Should I transfer?

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astroboy
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Joined: Sun Sep 27, 2009 1:23 am

Should I transfer?

Postby astroboy » Wed Jan 20, 2010 7:58 am

I'll get to the point. My ultimate goal is to attend a top university in the US, and I'm currently facing a decision that could quite easily affect my chances of doing this. Here's the situation: I've just completed my first year of university at a fairly well respected insitution. Ranked 40th or so in the world according to last years Times Supplement rankings (if that means anything), but with a mediocre physics department. I've just been accepted into a nearby university that generally has a stronger reputation both locally and worldwide, is much more selective and has a larger/stronger physics department. The problem is, if I choose to transfer it will completely alter my course outline. Basically, if I stay I will graduate in 3 years with a BSc (Advanced with Honours) and be eligible to apply for a PhD immediately. If I transfer, I will graduate in 5 years with a regular BSc, what is called a "Diploma" (essentially a double degree), and a Masters. Only then will I be eligible to apply for a PhD. Obviously a much more extensive education though. I'm 21 in 6 months, and feel like another 5 years is a long time before enrolling in a PhD program.

Suggestions, advice? I have less than 2 weeks to make a decision guys!

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grae313
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Re: Should I transfer?

Postby grae313 » Wed Jan 20, 2010 11:00 am

What opportunities for research do you have at each school? This will likely be the largest factor in the quality of the PhD program you end up in. Remember that if it takes you five years but you have a masters degree, you'll spend less time in your PhD so I don't think that should be a huge factor in your decision.

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YellowXDart
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Re: Should I transfer?

Postby YellowXDart » Wed Jan 20, 2010 12:01 pm

Honestly, as long as you are dedicated to you classes and get some good research in, there is no reason you wouldn't be able to get into a top program regardless of whether you transfer. You should base your decision on where you feel you will be the happiest, or where the best research is like grae313 said.

astroboy
Posts: 12
Joined: Sun Sep 27, 2009 1:23 am

Re: Should I transfer?

Postby astroboy » Wed Jan 20, 2010 5:53 pm

grae313 wrote:What opportunities for research do you have at each school? This will likely be the largest factor in the quality of the PhD program you end up in. Remember that if it takes you five years but you have a masters degree, you'll spend less time in your PhD so I don't think that should be a huge factor in your decision.


Research opportunities for undergrad is roughly the same. But, if I transfer I will also benefit from the invaluable experience of doing a Masters by research.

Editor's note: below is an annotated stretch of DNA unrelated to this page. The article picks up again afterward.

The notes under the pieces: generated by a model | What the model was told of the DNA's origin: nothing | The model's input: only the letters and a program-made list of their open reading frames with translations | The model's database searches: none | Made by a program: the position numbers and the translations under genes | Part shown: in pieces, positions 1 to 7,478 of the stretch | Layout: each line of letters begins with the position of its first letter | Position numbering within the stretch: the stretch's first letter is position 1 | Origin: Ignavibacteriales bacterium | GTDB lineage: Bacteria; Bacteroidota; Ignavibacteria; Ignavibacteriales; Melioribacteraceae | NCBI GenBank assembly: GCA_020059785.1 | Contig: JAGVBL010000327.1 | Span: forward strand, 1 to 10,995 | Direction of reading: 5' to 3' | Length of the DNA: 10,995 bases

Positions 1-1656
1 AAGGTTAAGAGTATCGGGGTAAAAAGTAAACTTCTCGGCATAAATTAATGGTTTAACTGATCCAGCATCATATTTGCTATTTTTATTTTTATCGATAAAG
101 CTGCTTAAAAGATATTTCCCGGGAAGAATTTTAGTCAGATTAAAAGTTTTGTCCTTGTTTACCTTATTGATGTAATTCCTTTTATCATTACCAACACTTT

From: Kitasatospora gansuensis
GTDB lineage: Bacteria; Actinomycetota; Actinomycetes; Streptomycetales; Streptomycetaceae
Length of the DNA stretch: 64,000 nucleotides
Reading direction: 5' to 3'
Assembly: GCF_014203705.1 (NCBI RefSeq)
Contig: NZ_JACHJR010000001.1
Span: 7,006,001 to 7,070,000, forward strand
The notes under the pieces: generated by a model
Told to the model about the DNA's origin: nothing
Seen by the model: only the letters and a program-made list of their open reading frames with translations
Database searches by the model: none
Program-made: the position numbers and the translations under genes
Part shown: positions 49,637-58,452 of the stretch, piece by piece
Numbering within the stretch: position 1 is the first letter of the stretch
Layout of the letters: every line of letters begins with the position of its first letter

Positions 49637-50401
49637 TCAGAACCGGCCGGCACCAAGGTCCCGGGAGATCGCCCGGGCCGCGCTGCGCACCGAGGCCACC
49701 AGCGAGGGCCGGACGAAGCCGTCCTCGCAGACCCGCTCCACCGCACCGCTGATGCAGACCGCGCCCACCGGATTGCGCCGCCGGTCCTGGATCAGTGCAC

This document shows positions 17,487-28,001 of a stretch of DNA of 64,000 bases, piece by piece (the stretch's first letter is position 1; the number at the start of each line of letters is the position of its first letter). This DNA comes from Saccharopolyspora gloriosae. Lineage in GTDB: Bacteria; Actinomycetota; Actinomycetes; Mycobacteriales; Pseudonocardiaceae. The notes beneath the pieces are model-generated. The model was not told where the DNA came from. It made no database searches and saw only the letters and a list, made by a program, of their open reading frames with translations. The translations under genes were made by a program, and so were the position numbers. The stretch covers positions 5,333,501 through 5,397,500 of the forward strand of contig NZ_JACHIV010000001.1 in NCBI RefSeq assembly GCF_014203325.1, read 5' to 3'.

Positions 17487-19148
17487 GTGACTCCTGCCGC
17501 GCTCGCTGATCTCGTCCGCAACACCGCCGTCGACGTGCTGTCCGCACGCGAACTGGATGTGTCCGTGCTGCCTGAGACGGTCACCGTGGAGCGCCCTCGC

Why would I spend less time doing a PhD with a Masters? I didn't think that either coursework or research would transfer into a PhD program. Although, of course I would be much better prepared to undertake a PhD having completed a Masters.

pqortic
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Joined: Fri Aug 29, 2008 9:24 am

Re: Should I transfer?

Postby pqortic » Wed Jan 20, 2010 10:45 pm

astroboy wrote:Research opportunities for undergrad is roughly the same. But, if I transfer I will also benefit from the invaluable experience of doing a Masters by research.

Why would I spend less time doing a PhD with a Masters? I didn't think that either coursework or research would transfer into a PhD program. Although, of course I would be much better prepared to undertake a PhD having completed a Masters.


you don't need to have a Master degree and Mater thesis to go to a decent graduate school. many people go to Phd with BS. you need good PGRE score, recoms, good GPA and research experience. consider which of them provides you with better resources and prepares you better for graduate school.

if you get a master degree you can transfer some of the graduate courses (under some conditions) and won't have to retake them in the your phd school.

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grae313
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Re: Should I transfer?

Postby grae313 » Thu Jan 21, 2010 1:10 pm

It depends on the school, but for example here at Cornell, the department wants to see that you have knowledge of graduate E&M, quantum, and statistical mechanics. If you come in with a masters you've already satisfied that and can get straight to work on finding a research group unless you want to take more classes. Usually it's 1-2 years of classes, then 3-5 years of research. With the masters under your belt, you are much closer to the research.

Anyways, I also don't think that it will make a big difference, and if you have similar research opportunities at each school, I personally would choose to stay where you are and graduate in three years with kickass grades and three years of research under your belt. You'll be on the same foot as most of your peers if you enter a PhD program without a masters, and you'll have more time to explore different research groups while getting to know the professors and the department as you spend your first year or two taking classes.




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